ScanDevConf has come to an end and I am on the train back to Stockholm and an eternal project. The conference was similar to jfokus (my summary here). I hanged out with fellow architect Rikard Strand all day. Always great to have someone likeminded to discuss the talks with.
The keynote was way better (compared to the strange JavaFX keynote at jfokus) with Kent Beck talking about the vital role of habits in shaping a good developer and a great team. I heard him talk 10 years ago at a conference in England (OT99). Compared to that talk this was rather tranquil but nevertheless insightful. A great developer is not productive without great habits. And rather get a good developer with great habits than a great developer with lousy habits.
We went on to the emerging technologies track. The first talk was about erlang - a language that was designed for concurrency for the telecom industry by Ericsson and that started to attract some interest a couple of years ago. I was eager to see some code because I already heard enough about the language to get interested but unfortunately the speech was only bullet list and the like. More like a sales pitch. Erik Stenman that held the talk really seemed to know the subject so it certainly could have been a little bit more technical. But maybe he aimed for the suits and not for the geeks. Erlang is definitley on the to-learn list. A point made in this presentation was that it is easier to find good developers when writing in a less main stream language then say Java or C#. There aren't as many applicants as for a Java position but all that apply are good compared with Java where you can get applicants that can't code at all and many that are merely average.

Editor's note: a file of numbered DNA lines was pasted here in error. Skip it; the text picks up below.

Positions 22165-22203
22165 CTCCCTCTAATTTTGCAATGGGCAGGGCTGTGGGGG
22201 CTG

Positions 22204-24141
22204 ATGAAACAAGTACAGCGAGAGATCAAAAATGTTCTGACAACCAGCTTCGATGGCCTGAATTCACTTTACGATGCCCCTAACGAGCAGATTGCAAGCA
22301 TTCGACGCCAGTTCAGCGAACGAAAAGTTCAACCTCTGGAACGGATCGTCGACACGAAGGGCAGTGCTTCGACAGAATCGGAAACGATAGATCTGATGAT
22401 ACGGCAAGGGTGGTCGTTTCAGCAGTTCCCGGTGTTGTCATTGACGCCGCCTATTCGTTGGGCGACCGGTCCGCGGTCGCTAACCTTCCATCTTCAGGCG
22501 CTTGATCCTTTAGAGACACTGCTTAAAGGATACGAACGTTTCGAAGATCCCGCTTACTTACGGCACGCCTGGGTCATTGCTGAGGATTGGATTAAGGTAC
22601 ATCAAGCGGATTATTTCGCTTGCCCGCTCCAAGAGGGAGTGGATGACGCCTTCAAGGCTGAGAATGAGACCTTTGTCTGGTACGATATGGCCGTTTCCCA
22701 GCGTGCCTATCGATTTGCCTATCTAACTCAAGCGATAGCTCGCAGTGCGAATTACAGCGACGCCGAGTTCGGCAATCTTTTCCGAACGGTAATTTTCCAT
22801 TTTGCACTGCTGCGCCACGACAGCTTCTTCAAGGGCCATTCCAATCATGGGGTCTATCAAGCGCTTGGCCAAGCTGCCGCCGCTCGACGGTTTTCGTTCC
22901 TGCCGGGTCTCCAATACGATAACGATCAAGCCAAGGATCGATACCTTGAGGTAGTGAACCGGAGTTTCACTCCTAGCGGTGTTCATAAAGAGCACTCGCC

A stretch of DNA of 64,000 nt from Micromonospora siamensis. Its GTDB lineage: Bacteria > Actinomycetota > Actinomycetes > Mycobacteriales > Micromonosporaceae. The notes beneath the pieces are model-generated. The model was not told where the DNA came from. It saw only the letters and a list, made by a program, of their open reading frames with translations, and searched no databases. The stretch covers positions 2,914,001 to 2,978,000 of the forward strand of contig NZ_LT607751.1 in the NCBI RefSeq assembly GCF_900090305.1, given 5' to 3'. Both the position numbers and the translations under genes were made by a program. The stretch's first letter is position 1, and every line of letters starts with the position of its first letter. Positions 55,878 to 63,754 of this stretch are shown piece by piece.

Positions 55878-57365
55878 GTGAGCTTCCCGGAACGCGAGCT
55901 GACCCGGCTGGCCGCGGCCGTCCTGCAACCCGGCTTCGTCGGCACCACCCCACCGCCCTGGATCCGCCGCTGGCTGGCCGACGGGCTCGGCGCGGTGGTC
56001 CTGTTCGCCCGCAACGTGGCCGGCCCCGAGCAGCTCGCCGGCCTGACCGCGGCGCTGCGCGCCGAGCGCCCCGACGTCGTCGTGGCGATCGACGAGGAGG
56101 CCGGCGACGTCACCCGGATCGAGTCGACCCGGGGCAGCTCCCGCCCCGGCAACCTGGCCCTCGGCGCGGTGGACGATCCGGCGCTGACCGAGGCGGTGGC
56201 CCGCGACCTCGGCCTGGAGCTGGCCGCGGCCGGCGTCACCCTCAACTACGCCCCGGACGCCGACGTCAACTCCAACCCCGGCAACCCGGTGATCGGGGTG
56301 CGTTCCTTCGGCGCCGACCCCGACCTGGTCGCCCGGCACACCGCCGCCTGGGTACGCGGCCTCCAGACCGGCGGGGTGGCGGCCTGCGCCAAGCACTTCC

The next talk was about the cloud by John Davies. It was a very good talk where he showed how to set up a machine in the cloud using amazons EC2 services. Apparently it is easy enough. It is possible to be up and running a new Linux server in a couple of minutes. And the pricing of these services is more than reasonable.
After lunch - which was very good by the way - I breaked out and enjoyed the sun and some geocaching instead of the talks. None of the 6 to choose from was tempting at all.
Then came the lowmarks of the day. I want get into any details but we tried out both talks held in the methodology track and none of them were of much interest.
Clean Code by Emily Bache was really good. She said all the things I wanted to hear about the subject and pointed out some reasons why it is so hard to get clean code. An interesting angle it that our reaction to a system that has unclean code is to rewrite it. This is often bad for several reasons. A system that works as intended should be possible to refactor but it is hard to refactor with unit testing when there are no units to test. A new approach to this problem is to use TextTest that approaches testing in another way. Log statements are inserted into the code before the refactoring and a test case is run. This creates a fixture that we can test against at a later stage. We do our refactoring and the tools makes sure that log statements comes out in the same order as before. A truly brilliant and simple solution to a rather complex problem. I haven't read the book by Uncle Bob with the same title as this talk. Maybe it is time to check it out.
Then smalltalk! The language from where everything comes. It was a bit hilarious to find this talk about a 37 years ol language in the emerging technologies track. I have only used the language in school but have always wanted to work with languages like it. The syntax is so slick. Anders Janmyr held a very inspiring talk intertwined with code examples.
The last talk by Andreas Steen from IBM about test automation said all the things right but failed to enthusiasm (which may have been due to being the last one.... tired me).
All in all - a good day amongst fellow geeks! I might come back next year - too bad the conference is located in the small town of Gothenburg....